Martin Kidston

(Missoula Current) One freshman member of the Missoula City Council voted against paying the city's bills this week while criticizing what he believes is a lack of transparency in the budgeting process.

In response, more tenured members of City Council said the bills are easily viewable, if one puts in the effort. Also, several claims resulting in this week's large sum represented one-time bills related to insurance and the pandemic, they added.

Each week, the City Council reviews and approves the city's bills, or claims related to running a municipality. They range from engineering services for water to fuel purchases and other contracts. They're listed line by line and include the vendor's name, a description of the claim, the department to which it belongs and a final sum.

This week, however, the claims topped more than $3.1 million – a sum that's unusually high for weekly payments. City Council vice president Stacie Anderson said the sum was elevated due to claims related to liability insurance and the pandemic.

“We reimbursed the county for just a little over $1 million in Covid expenses. It's part of our interlocal agreement as we were addressing the global pandemic,” Anderson said. “It came in under what we were anticipating. It's something we knew was going to happen at some point as the books were sorted out for our Covid response.”

Anderson said the city's $1 million payment for liability insurance also covers fiscal years 2023 and 2024.

“Those two items right there are over $2 million,” Anderson said. “That's not something that's ongoing.”

Despite the explanation, council member Daniel Carlino voted against paying the claims, saying he didn't see them in the city budget. Not paying the claims would leave a wide range of people who contract with the city for various services unpaid.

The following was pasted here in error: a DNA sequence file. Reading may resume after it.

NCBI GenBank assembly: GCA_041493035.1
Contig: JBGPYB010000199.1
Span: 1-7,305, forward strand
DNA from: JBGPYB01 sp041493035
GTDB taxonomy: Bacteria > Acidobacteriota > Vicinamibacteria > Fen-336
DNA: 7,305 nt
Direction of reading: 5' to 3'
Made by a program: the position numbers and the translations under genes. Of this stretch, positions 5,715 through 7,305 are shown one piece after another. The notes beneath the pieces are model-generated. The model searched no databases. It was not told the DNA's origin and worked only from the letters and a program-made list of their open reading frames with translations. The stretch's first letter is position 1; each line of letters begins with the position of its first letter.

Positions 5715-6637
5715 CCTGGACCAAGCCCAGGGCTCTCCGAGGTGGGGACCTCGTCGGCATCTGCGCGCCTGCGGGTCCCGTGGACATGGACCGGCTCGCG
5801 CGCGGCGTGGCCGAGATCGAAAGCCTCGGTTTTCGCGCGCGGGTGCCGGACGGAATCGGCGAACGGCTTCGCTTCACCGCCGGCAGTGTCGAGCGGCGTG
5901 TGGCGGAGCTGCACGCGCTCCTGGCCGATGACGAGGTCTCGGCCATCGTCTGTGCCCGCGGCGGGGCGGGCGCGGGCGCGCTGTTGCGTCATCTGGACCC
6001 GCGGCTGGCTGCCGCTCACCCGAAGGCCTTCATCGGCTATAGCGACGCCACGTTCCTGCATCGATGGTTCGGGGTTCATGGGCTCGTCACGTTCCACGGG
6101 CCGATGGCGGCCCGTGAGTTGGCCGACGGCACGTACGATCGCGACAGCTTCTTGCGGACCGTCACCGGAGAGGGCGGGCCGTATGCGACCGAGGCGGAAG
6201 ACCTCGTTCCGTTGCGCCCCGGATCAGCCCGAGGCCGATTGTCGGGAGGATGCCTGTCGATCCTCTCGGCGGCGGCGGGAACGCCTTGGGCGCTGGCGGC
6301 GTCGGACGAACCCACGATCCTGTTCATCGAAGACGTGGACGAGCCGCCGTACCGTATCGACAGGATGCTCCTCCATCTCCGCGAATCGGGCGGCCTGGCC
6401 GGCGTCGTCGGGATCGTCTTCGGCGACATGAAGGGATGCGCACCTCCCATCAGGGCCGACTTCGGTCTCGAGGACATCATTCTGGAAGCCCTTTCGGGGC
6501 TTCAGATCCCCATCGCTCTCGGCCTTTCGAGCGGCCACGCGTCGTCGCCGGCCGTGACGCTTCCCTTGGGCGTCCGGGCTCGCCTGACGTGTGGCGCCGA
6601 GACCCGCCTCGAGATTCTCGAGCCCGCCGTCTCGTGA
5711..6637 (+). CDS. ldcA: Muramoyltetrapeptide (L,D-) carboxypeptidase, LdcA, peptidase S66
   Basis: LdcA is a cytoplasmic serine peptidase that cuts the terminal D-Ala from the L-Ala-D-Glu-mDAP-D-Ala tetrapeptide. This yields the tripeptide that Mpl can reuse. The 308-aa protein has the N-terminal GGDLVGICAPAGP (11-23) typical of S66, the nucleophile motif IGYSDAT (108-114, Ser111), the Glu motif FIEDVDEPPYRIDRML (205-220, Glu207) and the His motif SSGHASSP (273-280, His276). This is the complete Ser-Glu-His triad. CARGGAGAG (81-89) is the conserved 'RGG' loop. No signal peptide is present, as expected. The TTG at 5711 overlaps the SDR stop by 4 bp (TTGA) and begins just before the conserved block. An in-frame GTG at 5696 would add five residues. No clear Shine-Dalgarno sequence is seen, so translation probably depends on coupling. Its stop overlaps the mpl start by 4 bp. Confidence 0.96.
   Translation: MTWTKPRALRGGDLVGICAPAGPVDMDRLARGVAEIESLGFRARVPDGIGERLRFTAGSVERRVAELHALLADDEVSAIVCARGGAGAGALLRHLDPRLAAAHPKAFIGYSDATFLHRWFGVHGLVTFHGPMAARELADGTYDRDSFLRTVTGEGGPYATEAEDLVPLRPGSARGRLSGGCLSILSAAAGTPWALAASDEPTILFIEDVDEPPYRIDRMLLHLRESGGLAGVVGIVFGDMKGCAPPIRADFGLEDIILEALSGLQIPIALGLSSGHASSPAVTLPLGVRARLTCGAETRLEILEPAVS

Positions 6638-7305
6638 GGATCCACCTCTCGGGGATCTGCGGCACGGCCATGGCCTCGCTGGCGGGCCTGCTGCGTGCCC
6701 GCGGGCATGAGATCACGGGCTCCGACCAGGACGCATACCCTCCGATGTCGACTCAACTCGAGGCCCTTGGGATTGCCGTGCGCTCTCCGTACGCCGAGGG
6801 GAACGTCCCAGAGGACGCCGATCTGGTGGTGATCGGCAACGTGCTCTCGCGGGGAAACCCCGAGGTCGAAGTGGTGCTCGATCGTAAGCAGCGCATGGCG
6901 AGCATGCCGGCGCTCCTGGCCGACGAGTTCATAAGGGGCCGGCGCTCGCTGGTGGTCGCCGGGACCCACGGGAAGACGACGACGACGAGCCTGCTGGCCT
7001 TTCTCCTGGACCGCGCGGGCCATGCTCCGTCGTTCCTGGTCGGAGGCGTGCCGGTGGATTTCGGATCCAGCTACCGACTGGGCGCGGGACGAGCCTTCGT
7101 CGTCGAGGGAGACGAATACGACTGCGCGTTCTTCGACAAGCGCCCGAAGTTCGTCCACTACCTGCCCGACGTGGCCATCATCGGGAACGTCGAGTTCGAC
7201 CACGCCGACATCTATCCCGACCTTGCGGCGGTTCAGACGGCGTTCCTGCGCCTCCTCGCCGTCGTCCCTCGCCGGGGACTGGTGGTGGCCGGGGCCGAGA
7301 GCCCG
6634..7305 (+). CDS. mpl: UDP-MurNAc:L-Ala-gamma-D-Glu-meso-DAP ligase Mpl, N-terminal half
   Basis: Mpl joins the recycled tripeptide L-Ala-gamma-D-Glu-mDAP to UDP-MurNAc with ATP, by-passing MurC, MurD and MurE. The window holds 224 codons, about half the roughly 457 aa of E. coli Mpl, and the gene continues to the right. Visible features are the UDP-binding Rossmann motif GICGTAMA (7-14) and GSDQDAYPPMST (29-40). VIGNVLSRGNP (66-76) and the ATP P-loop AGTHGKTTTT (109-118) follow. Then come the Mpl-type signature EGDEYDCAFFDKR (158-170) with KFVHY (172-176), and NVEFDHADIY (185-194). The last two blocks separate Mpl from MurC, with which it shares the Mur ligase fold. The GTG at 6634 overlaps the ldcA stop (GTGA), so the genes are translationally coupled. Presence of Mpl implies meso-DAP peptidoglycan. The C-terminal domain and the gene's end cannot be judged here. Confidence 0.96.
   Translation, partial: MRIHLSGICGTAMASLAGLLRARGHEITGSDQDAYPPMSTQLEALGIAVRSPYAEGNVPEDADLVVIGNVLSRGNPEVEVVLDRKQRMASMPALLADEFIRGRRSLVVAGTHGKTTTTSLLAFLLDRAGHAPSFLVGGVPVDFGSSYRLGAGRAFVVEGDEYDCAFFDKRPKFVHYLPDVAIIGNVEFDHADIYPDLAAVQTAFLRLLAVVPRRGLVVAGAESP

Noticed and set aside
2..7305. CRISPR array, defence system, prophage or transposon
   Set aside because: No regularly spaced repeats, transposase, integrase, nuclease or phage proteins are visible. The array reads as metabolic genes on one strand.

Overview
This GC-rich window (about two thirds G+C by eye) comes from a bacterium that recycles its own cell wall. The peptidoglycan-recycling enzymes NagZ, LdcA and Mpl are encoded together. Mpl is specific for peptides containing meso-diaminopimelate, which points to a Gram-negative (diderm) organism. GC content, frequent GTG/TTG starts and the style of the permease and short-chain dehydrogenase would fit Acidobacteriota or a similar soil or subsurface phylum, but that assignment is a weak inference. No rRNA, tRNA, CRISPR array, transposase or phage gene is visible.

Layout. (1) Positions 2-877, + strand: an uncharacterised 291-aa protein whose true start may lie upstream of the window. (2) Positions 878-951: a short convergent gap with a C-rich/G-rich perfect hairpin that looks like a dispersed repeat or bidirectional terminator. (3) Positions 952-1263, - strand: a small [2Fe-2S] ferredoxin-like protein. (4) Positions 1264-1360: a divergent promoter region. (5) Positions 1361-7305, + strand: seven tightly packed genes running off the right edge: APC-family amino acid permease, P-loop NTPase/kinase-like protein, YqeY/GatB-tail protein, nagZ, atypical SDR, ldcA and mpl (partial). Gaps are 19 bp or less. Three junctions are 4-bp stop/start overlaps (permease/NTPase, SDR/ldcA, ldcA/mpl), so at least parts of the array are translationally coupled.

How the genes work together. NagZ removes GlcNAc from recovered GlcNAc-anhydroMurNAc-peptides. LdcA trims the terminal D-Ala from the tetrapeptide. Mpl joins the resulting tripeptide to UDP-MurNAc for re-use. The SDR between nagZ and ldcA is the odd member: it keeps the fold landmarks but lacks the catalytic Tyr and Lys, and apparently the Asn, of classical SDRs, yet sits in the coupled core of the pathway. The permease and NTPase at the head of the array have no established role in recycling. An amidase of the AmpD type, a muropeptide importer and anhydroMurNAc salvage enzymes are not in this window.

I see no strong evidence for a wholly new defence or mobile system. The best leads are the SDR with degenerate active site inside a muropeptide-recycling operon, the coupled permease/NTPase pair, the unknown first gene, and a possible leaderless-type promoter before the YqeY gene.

Carlino suggested the city budget “is not very transparent.”

“We don't even know about many of these items until they come on to our plate under the consent agenda, where everyone just votes unanimous yes,” Carlino said. “I can't vote for claims that I never saw in the budget.”

Carlino's suggesting that the city wasn't transparent with its spending prompted several council members to argue otherwise, including council member Gwen Jones who told Carlino, “You always have the option of emailing our finance department to get more information so you know exactly where it is in the budget.”

Anderson also said the claim sheets can be viewed by anyone and the process is transparent.

“I have found them very straight forward and easy to understand, and for the ones I don't understand, I ask and get a very satisfactory answer,” she said. “I want to be conscientious that we're not misconstruing this or suggesting there's something nefarious happening there. There is a process and it's pretty easy to track.”

Council member John Contos added, “People need to hear things like that so they can rest assured that we're not spending money foolishly.”